Man Becomes First Duchenne Patient to Get LVAD

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Williams and Jones have lived at the hospital for more than a month, but Williams hopes to be home in time for Thanksgiving, Jones said.

"There have been times through this that he's been very frightened, and there have been times that he's said, 'I wish I hadn't done this,'" Jones said.

Williams said it is too soon to tell whether the surgery helped him, but the hope is that he'll have more energy and be able to breathe easier soon.

Although non-Duchenne LVAD patients usually report drastic changes to activity, such as suddenly being able to climb stairs, it will be harder to measure in Williams' case because of his disease. In time, he should start to feel better, though doctors don't quite know what that means yet.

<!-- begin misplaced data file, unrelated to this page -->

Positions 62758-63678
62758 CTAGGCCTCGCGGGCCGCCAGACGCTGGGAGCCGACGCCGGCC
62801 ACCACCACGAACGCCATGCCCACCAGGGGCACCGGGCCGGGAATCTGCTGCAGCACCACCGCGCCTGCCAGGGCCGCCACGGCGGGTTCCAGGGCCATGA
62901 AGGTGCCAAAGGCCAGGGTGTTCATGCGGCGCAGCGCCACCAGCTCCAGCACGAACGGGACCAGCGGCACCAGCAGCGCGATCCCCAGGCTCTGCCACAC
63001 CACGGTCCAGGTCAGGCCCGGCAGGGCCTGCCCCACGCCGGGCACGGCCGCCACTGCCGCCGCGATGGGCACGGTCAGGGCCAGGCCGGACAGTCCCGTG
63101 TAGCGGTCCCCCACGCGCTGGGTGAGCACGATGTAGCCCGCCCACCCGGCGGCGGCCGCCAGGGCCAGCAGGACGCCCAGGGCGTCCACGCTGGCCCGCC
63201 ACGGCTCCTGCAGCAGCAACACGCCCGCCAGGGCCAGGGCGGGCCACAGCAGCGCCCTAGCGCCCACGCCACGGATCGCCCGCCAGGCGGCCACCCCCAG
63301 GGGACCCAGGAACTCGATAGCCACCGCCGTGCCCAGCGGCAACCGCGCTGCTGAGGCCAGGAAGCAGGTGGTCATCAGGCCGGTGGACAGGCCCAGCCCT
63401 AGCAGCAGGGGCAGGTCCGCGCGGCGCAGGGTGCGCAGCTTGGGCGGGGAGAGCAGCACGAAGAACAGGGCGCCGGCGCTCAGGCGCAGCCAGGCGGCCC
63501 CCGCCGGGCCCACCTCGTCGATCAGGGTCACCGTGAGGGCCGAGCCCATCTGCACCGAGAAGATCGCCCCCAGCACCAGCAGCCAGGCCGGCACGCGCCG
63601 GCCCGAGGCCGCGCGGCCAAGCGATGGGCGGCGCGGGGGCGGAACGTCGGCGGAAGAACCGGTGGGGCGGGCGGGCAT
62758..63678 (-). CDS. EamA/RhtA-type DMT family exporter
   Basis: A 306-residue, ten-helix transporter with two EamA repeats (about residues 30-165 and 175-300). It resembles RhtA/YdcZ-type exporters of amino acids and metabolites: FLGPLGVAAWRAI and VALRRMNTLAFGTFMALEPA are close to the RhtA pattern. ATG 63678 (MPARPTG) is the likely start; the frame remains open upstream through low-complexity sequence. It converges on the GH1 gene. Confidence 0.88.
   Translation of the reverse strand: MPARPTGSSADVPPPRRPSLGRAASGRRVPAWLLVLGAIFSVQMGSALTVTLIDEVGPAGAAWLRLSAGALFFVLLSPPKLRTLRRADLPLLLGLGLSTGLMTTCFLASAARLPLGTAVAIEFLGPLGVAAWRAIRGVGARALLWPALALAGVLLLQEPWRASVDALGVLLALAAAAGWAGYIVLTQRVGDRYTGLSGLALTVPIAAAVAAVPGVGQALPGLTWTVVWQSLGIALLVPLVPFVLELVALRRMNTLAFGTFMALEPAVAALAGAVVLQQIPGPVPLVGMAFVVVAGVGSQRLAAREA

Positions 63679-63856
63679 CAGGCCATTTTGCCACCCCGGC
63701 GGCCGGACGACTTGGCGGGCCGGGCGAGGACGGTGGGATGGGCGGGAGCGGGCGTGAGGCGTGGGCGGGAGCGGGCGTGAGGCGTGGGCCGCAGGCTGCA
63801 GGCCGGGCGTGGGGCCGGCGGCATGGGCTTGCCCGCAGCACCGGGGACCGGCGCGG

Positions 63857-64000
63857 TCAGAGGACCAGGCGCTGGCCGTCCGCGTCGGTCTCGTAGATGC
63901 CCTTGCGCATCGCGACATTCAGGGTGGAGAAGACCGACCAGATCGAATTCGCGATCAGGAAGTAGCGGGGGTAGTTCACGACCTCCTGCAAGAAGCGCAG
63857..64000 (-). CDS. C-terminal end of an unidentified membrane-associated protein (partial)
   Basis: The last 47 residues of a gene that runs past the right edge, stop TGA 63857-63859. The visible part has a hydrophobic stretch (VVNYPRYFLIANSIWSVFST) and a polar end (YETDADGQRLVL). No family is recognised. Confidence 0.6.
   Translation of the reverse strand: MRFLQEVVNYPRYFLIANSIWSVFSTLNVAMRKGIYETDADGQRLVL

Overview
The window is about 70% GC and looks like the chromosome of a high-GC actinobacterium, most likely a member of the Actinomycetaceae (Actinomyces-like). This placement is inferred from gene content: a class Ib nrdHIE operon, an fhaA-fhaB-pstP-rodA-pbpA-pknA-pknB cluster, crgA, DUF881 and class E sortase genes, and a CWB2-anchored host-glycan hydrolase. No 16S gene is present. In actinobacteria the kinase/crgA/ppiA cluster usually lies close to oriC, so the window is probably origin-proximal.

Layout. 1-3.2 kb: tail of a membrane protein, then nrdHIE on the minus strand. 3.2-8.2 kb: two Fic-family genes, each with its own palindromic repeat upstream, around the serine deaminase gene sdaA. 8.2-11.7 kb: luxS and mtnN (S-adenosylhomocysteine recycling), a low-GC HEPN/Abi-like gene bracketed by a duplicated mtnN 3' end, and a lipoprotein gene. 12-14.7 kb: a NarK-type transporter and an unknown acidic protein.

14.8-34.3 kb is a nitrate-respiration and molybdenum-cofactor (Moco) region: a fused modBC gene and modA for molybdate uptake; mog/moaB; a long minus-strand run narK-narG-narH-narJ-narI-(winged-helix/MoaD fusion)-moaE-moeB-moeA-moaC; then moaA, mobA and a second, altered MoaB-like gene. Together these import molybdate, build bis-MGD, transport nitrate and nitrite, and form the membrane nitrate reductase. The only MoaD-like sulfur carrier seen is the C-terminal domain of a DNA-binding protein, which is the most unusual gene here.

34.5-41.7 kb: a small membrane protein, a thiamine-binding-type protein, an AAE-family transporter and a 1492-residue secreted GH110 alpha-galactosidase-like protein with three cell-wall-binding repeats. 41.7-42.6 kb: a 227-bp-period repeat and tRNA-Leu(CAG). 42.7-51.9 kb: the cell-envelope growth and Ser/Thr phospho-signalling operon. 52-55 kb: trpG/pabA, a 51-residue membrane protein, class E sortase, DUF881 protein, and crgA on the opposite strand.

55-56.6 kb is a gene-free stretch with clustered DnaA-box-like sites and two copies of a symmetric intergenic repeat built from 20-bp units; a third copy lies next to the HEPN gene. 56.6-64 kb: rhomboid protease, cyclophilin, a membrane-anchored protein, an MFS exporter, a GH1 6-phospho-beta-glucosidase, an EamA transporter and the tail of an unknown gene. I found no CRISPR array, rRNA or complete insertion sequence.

"I'm excited because there are lots of things that Jason would like to do but he's not been able to because of his lack of energy," Jones said. "I am just happy that now I think he's going to be able to do more."

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